Overnight mashing

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Re: Overnight mashing

Unread postby perdido » Sun Aug 31, 2014 6:20 pm

I did my second overnight mash this weekend. I left it ar 20ºC for 4 hours and then a fairly standard mash regime. I timed just right and woke up to the BM beeping after 10 min at 78ºC.
I'm a believer!!!
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Re: Overnight mashing

Unread postby DWP » Mon Jan 12, 2015 11:46 pm

I completed my second Over Night Mash on my 20Lt brau and got great consistent results :D

Both were with 5.7kg of malt - mash in with 26Lt, sparged with 9lts, final volumes were both 20Lts into the FV's (I have alot of trub losses from 200g plus late kettle additions) Both hit 1.057 gravity.

This mash profile increased my brewhouse eff by 10%, which means higher gravity from less malt. I will try and increase to 6.2kg and see how the efficiency holds up and if its ok push for a 7kg malt bill which in the past has been at <50% Brewhouse Eff.

Previous to this I had the following Brewhouse Efficiencys (not Mash Eff, my mash eff for teh past 5 beers are >90%)

3-4.5kg grist = 68%
4.5-6kg grist = 63%
>6kg grist = <58%

Mash Profile (system can only do 180min rest max)

Mashin @ 25c ( tap water temp in summer )
1st rest @ 25c - 180m
2nd rest @ 25c - 180m
3rd rest @ 63c - 30m
4th rest @ 73c - 30m
5th rest @ 78c - 90m

Mash in at 930pm and at 7am its beeping to lift the malt pipe, I can sparge/lauter, boil, cool/transfer & cleanup in under 3.5hrs, that is FKN Unreal!!!

My look at moving the Beta Rest and Alpha rest back to a single step at 65c and mash out at 74c for 20mins, the reason for this is I found that the extended mash out rest of 90mins made the beer slightly darker.
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Re: Overnight mashing

Unread postby Krmak » Tue Jan 13, 2015 2:34 pm

I found that the extended mash out rest of 90mins made the beer slightly darker.
Was the darker beer also more bitter/acrid? Would think that 90 min @ 78 would extract more tannins out of the grain?
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Re: Overnight mashing

Unread postby dinnerstick » Tue Jan 13, 2015 3:21 pm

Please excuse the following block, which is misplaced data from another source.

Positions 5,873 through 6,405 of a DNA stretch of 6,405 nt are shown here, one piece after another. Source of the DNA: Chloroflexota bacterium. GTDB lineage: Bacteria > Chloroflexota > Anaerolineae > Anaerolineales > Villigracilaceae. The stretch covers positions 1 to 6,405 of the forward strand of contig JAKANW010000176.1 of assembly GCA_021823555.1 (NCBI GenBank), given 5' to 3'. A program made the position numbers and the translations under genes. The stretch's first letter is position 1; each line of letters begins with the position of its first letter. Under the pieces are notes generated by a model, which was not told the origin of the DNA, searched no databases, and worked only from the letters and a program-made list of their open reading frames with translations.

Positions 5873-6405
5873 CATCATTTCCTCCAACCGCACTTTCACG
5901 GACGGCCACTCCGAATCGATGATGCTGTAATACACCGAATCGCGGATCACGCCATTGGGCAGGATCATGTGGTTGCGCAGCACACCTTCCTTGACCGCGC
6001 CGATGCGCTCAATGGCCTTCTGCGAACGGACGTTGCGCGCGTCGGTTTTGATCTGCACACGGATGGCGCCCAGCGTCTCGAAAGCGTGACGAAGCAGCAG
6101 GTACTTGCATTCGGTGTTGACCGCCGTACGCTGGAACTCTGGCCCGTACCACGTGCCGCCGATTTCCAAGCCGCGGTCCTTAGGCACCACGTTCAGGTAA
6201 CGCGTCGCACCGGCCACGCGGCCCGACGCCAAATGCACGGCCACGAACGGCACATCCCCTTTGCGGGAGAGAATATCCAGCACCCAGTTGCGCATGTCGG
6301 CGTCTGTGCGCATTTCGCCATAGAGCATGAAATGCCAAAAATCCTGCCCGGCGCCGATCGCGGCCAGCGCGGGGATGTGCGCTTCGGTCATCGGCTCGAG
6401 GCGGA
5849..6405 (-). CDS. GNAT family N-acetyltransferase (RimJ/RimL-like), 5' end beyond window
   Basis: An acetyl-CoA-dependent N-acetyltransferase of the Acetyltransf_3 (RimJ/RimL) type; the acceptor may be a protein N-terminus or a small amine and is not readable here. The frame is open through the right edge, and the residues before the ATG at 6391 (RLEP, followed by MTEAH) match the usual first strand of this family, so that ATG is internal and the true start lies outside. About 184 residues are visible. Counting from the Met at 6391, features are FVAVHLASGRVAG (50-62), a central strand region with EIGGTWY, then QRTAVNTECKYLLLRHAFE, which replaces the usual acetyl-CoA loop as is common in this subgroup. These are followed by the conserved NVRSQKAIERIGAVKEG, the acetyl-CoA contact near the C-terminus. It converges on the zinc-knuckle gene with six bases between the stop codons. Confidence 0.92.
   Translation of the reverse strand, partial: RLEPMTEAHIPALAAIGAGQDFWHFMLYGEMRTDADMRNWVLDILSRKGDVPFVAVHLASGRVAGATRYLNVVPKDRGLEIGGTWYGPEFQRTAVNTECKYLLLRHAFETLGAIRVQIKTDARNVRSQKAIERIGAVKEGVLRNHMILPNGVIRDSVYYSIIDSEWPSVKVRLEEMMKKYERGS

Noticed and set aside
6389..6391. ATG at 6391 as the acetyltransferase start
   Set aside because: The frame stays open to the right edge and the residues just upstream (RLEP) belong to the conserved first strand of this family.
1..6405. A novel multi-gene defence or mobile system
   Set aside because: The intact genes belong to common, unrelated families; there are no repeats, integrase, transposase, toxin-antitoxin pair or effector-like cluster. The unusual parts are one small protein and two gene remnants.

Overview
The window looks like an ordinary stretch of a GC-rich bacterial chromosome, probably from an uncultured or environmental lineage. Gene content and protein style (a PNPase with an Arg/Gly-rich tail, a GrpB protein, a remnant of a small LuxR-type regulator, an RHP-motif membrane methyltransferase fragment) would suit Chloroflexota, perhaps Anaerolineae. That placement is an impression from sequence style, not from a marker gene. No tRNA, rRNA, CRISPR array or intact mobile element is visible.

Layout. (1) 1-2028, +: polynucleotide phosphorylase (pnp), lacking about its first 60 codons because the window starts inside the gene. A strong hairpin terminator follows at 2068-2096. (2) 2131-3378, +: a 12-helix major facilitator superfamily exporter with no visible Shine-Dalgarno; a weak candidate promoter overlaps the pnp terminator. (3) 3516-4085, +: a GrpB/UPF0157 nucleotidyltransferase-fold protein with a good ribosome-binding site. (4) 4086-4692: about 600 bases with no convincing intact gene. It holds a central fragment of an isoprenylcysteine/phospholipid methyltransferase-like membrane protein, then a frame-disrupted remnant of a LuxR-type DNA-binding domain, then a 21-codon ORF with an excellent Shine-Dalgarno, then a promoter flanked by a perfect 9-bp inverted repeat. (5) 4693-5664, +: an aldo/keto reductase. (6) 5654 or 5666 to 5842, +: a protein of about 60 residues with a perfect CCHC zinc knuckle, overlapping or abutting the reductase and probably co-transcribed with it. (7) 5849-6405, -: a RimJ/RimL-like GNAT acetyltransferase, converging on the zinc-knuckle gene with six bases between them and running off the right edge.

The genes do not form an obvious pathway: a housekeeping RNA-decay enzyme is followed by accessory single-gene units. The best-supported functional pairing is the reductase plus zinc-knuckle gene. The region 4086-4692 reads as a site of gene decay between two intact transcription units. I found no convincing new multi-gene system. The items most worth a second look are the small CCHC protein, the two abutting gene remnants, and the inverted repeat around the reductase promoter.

I have to bring up again that many commercial breweries take far longer than 90 minutes to fully complete mashout, vorlauf, lauter, sparge, vorlauf, lauter steps, at 78 degrees. Of course that doesn't rule out that slightly more tannins might be extracted than would be in a shorter duration, but it does say that there isn't a wholesale over the top tannin extraction with prolonged time at 78.
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Re: Overnight mashing

Unread postby BrauTim » Tue Jan 13, 2015 6:32 pm

Tannin extraction normally happens above 80°C, I wouldn't worry too much at 78°C
To brew or not to brew, that would be a stupid question !
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Re: Overnight mashing

Unread postby Nesto » Tue Jan 13, 2015 8:52 pm

BrauTim wrote:Tannin extraction normally happens above 80°C, I wouldn't worry too much at 78°C

+1. The main reason to have a rest at 77/78C is to denature the enzymes in the mash so that further activity (like extracting tannic acid) is inhibited.
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Re: Overnight mashing

Unread postby McMullan » Thu Jan 15, 2015 10:24 am

Tannins are water soluble molecules. They leach out to aqueous solutions, even at low temperatures, given enough time. 80 degrees is simply the optimum temperature. As far as I know no enzymes are directly involved. In fact, tannins are known to inhibit enzyme activity, which is one reason why mash pH is important. As pH increases, tannin leaching increases, even at low temperatures. I have read somewhere that a pH >5.8 might be of more concern for excess tannin leaching, especially at higher temperatures, than high temperatures alone. I'm planning to do an overnight mash, but I won't be incubating at mash out temperature for any longer than usual. I'm quite happy with the tannin levels in my beers, good hot and cold breaks and no chill haze yet 8) I'm going to test with a crystal clear Kolsch recipe and process I know works.